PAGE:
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Opinion: EA, Dungeon Keeper, and when free-to-play isn't 'free'

A UK advertising watchdog has called EA out on one of its "free-to-play" games. But this problem extends far past EA, and this only scratches the surface.

The UK's Advertising Standards Authority recently banned Electronic Arts from advertising its iOS game Dungeon Keeper as "free." Since so much of the game was roped behind timers that could only be passed with premium currency, the reasoning went, it was not truly free enough to warrant a label. Though ASA was correct to identify the problems with Dungeon Keeper's dubious F2P model, it was only scratching the surface of a much larger problem in the mobile space. Let's not pretend this is just EA's burden to bear. As reported by Eurogamer, the ASA concluded that the game was severely limited without the use of in-app purchases. EA argued that it hadn't misled players, since every form of currency could be earned and gameplay was not "severely limited" by the roadblocks. EA even pointed out, accurately, that most players have grown accustomed to elements like countdown timers and premium currency. The ASA apparently disagreed. In its ruling, it found that only so many actions could be done simultaneously, leading to a nearly inevitable point when players had to pay to play. Further, it said it understood monetization schemes, but expects the "free" experience to be extensive enough to justify the label. As a result, EA cannot use advertising describing it as free in the United Kingdom. It's a limited ruling, both by region and specific to only one game. If it does have any impact on us in America, it will be a product of companies like EA being careful with their phrasing so they don't have to make two separate advertisements for English-speaking regions. It does raise a larger issue, though: should companies be clearer about their monetization methods, and more careful when touting a game as "free" on the mobile market? EA is far from the sole offender. All twenty of the current top-grossing games in the iOS app store are free-to-play. With the exception of Minecraft Pocket as a premium app, the entire top 50 is F2P. Every single one has a small label under it: "In-App Purchases." To be fair to developers, IAPs are necessary. We really can't expect a game to be truly free in the purest sense, because game development costs money. Even games that are largely seen as noble successes for unobtrusive purchases, like Hearthstone, feature IAPs to support them. Most gamers don't mind chipping in a few bucks with an in-app purchase for a game they're really enjoying. Developers targeting market-savvy gamers tend to keep paid hooks out of the limelight, but offer a low-cost option to throw a dollar or two their way with some minor gameplay benefit.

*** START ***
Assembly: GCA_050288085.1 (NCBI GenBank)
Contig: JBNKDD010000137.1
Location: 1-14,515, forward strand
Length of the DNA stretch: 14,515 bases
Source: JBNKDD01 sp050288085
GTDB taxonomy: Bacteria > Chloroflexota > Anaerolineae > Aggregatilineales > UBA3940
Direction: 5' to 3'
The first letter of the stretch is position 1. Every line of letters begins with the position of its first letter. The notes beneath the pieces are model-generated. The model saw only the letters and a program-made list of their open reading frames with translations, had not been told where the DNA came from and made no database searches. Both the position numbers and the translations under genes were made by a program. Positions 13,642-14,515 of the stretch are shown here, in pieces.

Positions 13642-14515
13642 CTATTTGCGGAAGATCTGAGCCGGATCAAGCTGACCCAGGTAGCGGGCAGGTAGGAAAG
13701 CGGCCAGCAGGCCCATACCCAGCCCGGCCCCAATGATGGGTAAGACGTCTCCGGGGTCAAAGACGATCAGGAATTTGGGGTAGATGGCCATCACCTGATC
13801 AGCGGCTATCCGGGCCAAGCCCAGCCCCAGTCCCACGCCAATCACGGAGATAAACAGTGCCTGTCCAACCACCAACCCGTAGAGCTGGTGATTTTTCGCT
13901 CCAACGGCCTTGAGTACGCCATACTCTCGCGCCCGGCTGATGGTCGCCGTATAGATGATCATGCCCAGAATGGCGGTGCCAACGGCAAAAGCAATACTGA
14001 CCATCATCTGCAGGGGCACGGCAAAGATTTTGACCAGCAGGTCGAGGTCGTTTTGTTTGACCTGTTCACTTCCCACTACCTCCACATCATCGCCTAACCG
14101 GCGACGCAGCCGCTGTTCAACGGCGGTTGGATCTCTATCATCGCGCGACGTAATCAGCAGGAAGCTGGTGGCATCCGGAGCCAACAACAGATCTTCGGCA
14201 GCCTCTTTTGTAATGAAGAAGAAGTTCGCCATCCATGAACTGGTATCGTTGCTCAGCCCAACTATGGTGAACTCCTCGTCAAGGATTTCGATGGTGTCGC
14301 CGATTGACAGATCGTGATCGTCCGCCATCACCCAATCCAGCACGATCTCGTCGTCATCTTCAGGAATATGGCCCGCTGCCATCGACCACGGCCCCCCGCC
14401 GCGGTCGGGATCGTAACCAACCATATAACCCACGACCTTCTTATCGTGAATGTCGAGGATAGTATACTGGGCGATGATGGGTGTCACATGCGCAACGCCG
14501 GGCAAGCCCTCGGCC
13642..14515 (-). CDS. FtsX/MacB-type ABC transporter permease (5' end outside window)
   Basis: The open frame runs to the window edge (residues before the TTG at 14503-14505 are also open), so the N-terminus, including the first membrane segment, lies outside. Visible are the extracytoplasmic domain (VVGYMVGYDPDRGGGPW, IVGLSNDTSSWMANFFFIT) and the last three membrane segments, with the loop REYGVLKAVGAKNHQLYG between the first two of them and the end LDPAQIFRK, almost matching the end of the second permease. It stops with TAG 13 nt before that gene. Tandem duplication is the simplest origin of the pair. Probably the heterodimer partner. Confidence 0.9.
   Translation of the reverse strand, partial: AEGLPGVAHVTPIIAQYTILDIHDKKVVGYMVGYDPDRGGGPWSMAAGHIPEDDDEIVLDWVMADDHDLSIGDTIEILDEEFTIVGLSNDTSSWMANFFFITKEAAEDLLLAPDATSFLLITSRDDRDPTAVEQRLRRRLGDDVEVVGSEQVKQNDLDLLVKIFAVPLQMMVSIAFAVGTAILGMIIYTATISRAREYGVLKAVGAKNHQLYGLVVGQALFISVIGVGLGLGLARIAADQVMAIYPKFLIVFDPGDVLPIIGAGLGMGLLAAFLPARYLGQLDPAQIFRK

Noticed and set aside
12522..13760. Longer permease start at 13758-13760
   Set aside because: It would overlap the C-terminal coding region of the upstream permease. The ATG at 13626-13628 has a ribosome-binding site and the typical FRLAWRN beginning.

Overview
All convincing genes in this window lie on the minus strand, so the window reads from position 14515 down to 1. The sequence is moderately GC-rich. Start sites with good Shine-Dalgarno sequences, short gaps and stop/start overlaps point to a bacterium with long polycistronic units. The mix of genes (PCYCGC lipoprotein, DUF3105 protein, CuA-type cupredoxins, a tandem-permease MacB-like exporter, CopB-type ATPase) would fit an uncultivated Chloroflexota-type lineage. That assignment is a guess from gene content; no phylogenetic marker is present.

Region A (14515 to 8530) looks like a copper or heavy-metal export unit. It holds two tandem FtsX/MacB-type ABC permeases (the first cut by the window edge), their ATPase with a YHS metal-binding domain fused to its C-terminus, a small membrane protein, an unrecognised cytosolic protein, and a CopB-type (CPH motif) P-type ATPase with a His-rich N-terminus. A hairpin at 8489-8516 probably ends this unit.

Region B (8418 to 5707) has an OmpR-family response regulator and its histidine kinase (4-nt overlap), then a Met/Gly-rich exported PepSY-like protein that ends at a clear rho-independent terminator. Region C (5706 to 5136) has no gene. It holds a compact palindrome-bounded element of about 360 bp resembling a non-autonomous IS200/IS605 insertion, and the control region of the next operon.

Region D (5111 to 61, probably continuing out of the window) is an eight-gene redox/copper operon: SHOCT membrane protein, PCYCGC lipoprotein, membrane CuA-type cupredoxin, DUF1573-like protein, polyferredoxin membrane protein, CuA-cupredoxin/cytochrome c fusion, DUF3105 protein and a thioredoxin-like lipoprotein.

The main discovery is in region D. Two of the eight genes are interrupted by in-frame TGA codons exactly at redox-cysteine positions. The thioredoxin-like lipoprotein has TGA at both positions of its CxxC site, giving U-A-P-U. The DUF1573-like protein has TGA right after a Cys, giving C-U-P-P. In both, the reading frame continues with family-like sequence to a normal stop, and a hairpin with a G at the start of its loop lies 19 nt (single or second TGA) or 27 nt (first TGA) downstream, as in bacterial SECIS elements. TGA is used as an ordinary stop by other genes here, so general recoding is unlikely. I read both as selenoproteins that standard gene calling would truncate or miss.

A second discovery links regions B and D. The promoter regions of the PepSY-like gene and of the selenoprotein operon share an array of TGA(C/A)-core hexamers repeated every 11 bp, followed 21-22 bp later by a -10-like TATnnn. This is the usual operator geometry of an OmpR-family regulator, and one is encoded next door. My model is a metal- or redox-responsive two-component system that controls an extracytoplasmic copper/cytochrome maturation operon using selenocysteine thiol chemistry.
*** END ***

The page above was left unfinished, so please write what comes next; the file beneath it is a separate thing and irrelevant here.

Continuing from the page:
Dungeon Keeper

To EA's credit, it probably was correct to state that gamers are used to seeing IAPs in games. We've grown inoculated to them to a certain extent, and have long been making our own judgement calls of when a game's microtransactions are too frustrating. Clearly, then, the ASA was drawing a distinct line between free-to-play as a legitimate business model, and false claims of "free" in the case of Dungeon Keeper. The gates were simply too onerous in this case. The distinction, while vital to preserving the free-to-play business model at large, becomes much more fuzzy and subjective in this light. We've all played games and eventually hit those walls. We've waited for the countdown timer, or progressed in other stages, or farmed for currency, or (heaven forbid) spent a little real cash. Were all of those times false advertising too? Where do we draw the line? If a game updates and changes its model, as in the case of Plants vs Zombies 2, could a company appeal the decision? It's hard to say, because the Advertising Standards Authority didn't draw a particularly clear roadmap. Premium currency is fine, apparently, as long as it doesn't hit some nebulous point where spending cash feels mandatory. Mobile game publishers are now on-alert that they need to be tread lightly in their "free" verbiage, but they may be unsure what is and isn't beyond the pale. That ambiguity could be a good thing. While it's doubtful that this decision will impact any design decisions themselves, publishers erring on the side of caution in how they explain their games might pay big dividends for gamers. Free-to-play has been a ubiquitous gimmick for a long time, and we're unlikely to see the business model fade away anytime soon. However, we've all known for quite a while that it isn't truly free, and forcing publishers to speak more openly about their monetization strategies will at least put us all on more transparent terms.